DULUTH, Minn. — On a crisp February night on a run they call Gandy Dancer, the steepest hill at Duluth’s Spirit Mountain ski area, Blake Eaton carves turns on snow that’s really more like ice.
You can hear the sharpened edges of his racing ski scrape with every turn. His lines are straight, his turns are sharp. There’s little speed lost as he rounds each gate on the giant slalom course.
And on any given night of Team Duluth ski practice, Blake is among the fastest skiers on the slope. Not bad for a guy born paralyzed from the waist down due to spina bifida, a congenital defect of the spine.
Eaton, 15, a sophomore at Denfeld High School, skis on a mono-ski — a contraption that is half high-tech seat platform and half racing ski and binding. The chair snaps in and out of the ski binding like most skiers would do in ski boots.
He turns with apparent ease, distributing his weight in a high-speed balancing act nothing short of breathtaking to watch.
“If I’m doing it right my uphill (ski pole) is not touching the snow. The turn is all done with the edge of the ski,’’ Eaton said, explaining what he does.
He rarely 'biffs,' but when he does fall he usually bounces back up by himself, using his poles — with tiny skis on the end instead of sharp points — to help him back up.
“I’ve gone head-over a couple times, face into the snow, but not very often,’’ he said of serious crashes.
If Eaton has any fear, he doesn’t show it. If he makes a mistake he will utter an audible complaint to himself and keep going, determined not to repeat it on later runs.
“I’m very competitive. I like to win… If I get something wrong in practice I’ll go back and keep doing it over until I get it right,’’ he said. “I’m not fearless. But, really, that (the prospect of falling and getting hurt) isn’t in my mind when I’m skiing. It’s trying to keep focused on each turn.”
Eaton says his best subjects in school are “probably math and science,” and that those skills may help him figure out the geometry and physics of skiing.
“I think it helps me understand what they (ski coaches) are trying to explain,’’ he said.
From bi-ski to mono-ski
Blake started skiing at age 4 on a bi-ski, a sort of box seat on two skis that will balance mostly by itself without tipping over. He would ski weeknights with the Courage Kenny Adaptive Skiing program, but also with his family.
“We all ski. We got him started because it was something we can do as a family. We still do,’’ said Troy Eaton, Blake’s father, chauffeur and biggest fan. Blake’s three brothers, all able-bodied, also ski.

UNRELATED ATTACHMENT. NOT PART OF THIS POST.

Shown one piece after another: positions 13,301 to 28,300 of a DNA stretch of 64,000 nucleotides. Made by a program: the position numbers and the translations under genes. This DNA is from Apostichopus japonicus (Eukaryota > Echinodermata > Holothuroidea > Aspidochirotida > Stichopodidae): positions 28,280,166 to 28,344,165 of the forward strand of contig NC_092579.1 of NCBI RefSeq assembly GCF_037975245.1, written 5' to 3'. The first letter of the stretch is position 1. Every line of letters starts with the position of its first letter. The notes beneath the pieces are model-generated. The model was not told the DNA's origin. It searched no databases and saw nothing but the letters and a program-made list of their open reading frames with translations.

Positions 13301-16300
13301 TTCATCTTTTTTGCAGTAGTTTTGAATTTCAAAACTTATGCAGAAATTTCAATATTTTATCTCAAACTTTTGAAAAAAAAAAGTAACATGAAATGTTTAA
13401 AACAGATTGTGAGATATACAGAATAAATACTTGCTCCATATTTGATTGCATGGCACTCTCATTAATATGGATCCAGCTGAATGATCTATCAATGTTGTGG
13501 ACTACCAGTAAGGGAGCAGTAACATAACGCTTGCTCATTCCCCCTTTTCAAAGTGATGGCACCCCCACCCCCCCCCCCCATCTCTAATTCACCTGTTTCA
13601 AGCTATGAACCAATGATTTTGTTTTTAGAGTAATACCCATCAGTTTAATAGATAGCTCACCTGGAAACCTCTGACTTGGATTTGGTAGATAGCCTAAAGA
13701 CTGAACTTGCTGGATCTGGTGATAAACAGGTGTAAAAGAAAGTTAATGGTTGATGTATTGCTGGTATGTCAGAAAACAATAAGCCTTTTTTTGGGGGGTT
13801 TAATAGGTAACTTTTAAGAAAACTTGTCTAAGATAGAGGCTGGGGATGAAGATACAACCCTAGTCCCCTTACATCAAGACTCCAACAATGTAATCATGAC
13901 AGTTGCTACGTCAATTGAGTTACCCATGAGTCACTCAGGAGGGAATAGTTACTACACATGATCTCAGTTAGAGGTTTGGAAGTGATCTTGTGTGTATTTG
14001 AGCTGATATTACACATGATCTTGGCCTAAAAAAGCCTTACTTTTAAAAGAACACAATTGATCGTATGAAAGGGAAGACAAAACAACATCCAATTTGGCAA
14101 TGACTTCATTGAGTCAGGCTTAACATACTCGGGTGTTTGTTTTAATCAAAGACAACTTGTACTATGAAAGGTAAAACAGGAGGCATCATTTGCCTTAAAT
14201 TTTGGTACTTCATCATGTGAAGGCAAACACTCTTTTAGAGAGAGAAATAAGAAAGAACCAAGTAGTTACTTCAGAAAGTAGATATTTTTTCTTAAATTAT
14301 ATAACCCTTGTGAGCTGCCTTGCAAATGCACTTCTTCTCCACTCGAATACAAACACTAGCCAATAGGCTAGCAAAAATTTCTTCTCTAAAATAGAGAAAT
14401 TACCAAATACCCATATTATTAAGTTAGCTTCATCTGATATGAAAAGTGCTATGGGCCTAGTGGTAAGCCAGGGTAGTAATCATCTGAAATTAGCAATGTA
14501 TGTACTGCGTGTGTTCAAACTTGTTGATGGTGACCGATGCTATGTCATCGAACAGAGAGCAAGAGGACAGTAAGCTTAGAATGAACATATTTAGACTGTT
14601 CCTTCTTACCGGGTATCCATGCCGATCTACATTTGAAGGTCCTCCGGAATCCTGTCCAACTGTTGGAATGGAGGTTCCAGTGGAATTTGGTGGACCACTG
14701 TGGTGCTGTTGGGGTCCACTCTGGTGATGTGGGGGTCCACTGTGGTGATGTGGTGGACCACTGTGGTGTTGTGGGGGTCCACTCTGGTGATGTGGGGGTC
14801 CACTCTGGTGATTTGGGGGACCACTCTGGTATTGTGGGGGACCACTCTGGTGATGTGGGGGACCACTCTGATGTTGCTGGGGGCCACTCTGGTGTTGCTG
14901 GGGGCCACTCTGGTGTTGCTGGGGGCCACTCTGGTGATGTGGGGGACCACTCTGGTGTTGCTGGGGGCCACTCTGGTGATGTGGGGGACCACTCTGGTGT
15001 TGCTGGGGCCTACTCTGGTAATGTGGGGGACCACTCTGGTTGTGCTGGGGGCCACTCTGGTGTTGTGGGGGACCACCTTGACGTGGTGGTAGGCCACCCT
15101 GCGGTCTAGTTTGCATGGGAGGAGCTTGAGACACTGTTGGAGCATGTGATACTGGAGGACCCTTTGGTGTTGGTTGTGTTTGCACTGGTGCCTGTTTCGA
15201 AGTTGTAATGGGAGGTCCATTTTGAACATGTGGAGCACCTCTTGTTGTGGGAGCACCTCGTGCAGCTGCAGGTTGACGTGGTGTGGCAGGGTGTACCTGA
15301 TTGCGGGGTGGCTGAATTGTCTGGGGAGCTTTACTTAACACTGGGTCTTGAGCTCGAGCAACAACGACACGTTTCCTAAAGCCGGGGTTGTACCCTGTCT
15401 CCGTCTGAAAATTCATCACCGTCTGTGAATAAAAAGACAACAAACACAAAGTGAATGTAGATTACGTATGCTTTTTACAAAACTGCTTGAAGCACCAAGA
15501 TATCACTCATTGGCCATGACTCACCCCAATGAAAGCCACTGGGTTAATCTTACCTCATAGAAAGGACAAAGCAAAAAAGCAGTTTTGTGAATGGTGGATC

By the time he was 8, folks in the Courage Kenny Adaptive Ski Program were telling Blake he needed to try mono-skiing. So he did.
“It’s a much more demanding way to ski,” said Eric Larson, program coordinator for the Courage Kenny Adaptive Sports Program in Duluth. “It’s very subtle movements, weight shifts ... while you have that outrigger (ski pole) very subtly turning the direction you want to go. If you dip a shoulder in a mono-ski, or even tilt your head just a little too far, you fall over. It happens that fast.”
But Blake rarely falls over, Larson noted, and the better the kid got at mono-skiing, the more people paid attention.
By age 12, Blake was participating in regional mono-ski camps where experts and novices come together with coaches each winter to share their sport, learn tactics and bond (including one last week at Spirit Mountain).
On dry land, Blake is confined to a wheelchair and all that entails. But on snow, Blake eventually got more and more independent on the mono-ski. He can transfer from his wheelchair to the mono-ski by himself, strap himself in, run the course, get on the chairlift by himself and get back in line for another training or a race run, often without any help.
Still, Troy is there for every practice, offering a watchful eye and a little push when needed — maybe a boost up onto the chairlift seat. On some of the more challenging chairlifts with no safety bars, Troy will attach a safety strap from Blake’s mono-ski harness to the lift, just in case.
“I’m still his dad,’’ Troy said with a laugh on one trip back up the hill.
In 2017 and again in 2018, Blake attended a national mono-ski camp, the Hartford Ski Spectacular. Hosted each December by Disabled Sports USA in Breckenridge, Colorado, it’s one of the nation’s largest winter sports festivals for people with disabilities.
“In our area Blake is the only mono-ski racer, so it’s good for him to see and ski with others at his level,’’ Troy noted.
It was at those regional and national instructional ski camps where people started telling Blake he had a future in mono-ski racing, even though he had never really raced competitively before.
“When a kid is 12 or 13 or 14 and coaches who have been involved in Paralympics are telling him he’s got that kind of potential, that’s pretty impressive,’’ Larson noted.
Joining Team Duluth
Heeding that advice, and heading into this winter, Blake wanted to ramp up his training regimen, to move from recreational skiing to competitive ski racing. But with no other mono-ski racers in the region, and no mono-ski-specific coaches, his options were limited. So the Eatons turned to Team Duluth, the region’s largest alpine ski development program for able-bodied youth skiers and snowboarders. They weren’t sure what to expect.
What they found were open arms. Blake participates in Team Duluth ski practice every Tuesday and Thursday night and many Saturday mornings when there isn’t a race. He’s also participated in a couple of Northland Junior Race Series races at which he was the only mono-skier. Team Duluth even put up the first handicapped parking sign in front of the team chalet at Spirit Mountain, just for the Eatons' van.
“They have been nothing short of welcoming to us … This relationship with Team Duluth has been great,” said Troy Eaton, while standing on skis halfway down Gandy Dancer and watching Blake ski.